Many wines, especially from Europe, are named for the place from which they come or their style. If you are familiar with the winemaking requirements of the region, the grapes can be inferred.
Let’s take a look at some examples:
- Bordeaux: If it is a red wine, it will be a blend of Cabernet Sauvignon, Merlot, Cabernet Franc, Malbec, Petit Verdot and/or Carmenere. If it is a white wine, it will be a blend of Sauvignon Blanc, Semillon and, possibly, Muscadell.
- Burgundy: With very few exceptions, white Burgundies are made from Chardonnay, and red Burgundies are made from Pinot Noir.
- Sancerre and Pouilly Fume: Named for the twin towns on either side of the Loire River, these white wines are made from Sauvignon Blanc. If you come across a red Sancerre, it is made from Pinot Noir.
- Vouvray: This is a white wine from the Loire Valley made from Chenin Blanc.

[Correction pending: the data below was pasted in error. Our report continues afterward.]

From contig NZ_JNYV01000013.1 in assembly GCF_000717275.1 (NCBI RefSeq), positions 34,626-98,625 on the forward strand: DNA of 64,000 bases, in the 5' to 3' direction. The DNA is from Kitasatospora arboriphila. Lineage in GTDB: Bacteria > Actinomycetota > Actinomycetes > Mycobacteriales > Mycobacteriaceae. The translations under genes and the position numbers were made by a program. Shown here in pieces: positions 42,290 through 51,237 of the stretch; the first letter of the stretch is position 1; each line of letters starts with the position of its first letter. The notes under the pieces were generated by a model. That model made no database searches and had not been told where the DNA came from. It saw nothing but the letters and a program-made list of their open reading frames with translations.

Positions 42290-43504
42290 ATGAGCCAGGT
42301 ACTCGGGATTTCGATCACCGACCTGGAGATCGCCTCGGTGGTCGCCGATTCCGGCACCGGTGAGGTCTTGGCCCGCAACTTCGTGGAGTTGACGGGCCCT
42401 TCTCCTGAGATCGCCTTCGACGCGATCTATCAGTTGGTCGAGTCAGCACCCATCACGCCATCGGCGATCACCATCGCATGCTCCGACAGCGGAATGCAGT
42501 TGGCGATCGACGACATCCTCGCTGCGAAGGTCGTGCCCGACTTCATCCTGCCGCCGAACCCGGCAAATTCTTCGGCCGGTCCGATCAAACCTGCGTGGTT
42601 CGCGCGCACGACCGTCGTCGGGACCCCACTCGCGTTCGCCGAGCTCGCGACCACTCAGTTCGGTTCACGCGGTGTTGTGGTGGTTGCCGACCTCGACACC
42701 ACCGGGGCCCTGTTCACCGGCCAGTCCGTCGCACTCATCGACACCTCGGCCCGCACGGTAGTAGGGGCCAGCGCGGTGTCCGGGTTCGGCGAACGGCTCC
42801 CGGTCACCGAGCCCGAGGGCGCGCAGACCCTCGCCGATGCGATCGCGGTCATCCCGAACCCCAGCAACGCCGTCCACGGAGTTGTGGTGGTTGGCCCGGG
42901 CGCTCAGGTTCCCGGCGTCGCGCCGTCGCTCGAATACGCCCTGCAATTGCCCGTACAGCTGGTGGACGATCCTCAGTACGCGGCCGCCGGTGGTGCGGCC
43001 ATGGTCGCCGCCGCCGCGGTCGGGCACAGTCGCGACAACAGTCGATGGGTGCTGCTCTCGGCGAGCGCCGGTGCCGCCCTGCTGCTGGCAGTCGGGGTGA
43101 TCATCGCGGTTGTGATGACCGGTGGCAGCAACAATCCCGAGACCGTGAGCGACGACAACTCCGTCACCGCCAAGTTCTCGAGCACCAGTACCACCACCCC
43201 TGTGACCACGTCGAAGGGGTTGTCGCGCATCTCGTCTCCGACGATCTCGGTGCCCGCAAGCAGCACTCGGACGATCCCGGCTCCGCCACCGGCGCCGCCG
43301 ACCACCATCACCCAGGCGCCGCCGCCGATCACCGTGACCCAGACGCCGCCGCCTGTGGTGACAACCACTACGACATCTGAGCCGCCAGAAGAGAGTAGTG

- Champagne: You can call it Champagne only if it comes from that region of France. Everything else is “sparkling” or “cremant." The three approved grapes for Champagne are Chardonnay, Pinot Noir and Pinot Muenier. If you see “Blanc de Blanc” on the label, it is made entirely from Chardonnay. If you see “Blanc de Noir,” it will have some amount of Pinot Noir or Pinot Muenier in the blend.
- Cahors: The “black wine of Cahors," named for its dark color, is made from Malbec.
- Barolo and Barbaresco: Barolo, the “king of wine," and its slightly younger counterpart, Barbaresco, are both made from 100% Nebbiolo.
- Prosecco: For the longest time, Prosecco was used as the term for both the wine style and the grape from which it is made. However, in recent years, Italy has returned to calling the grape by its proper name – Glera.
- Valpolicella: The wines of Valpolicella, including Amarone, are made from a combination of Corvina, Rodinella and Molinara.
- Chianti and Brunello di Montalcino: Chianti is made predominantly from Sangiovese, although some blending is allowed. Brunello (“the nice dark one”), on the other hand, is made from 100% Sangiovese.
- Rioja: Red Riojas are made predominantly from Tempranillo, while white Rioja is made predominantly from Viura.
- Priorat: Named for the county in Spain outside of Barcelona, Priorat wines are predominantly made from Grenache.
- Cava: The “champagne” of Spain is made from a combination of Macabeo, Parellada, Xarel-lo and Chardonnay.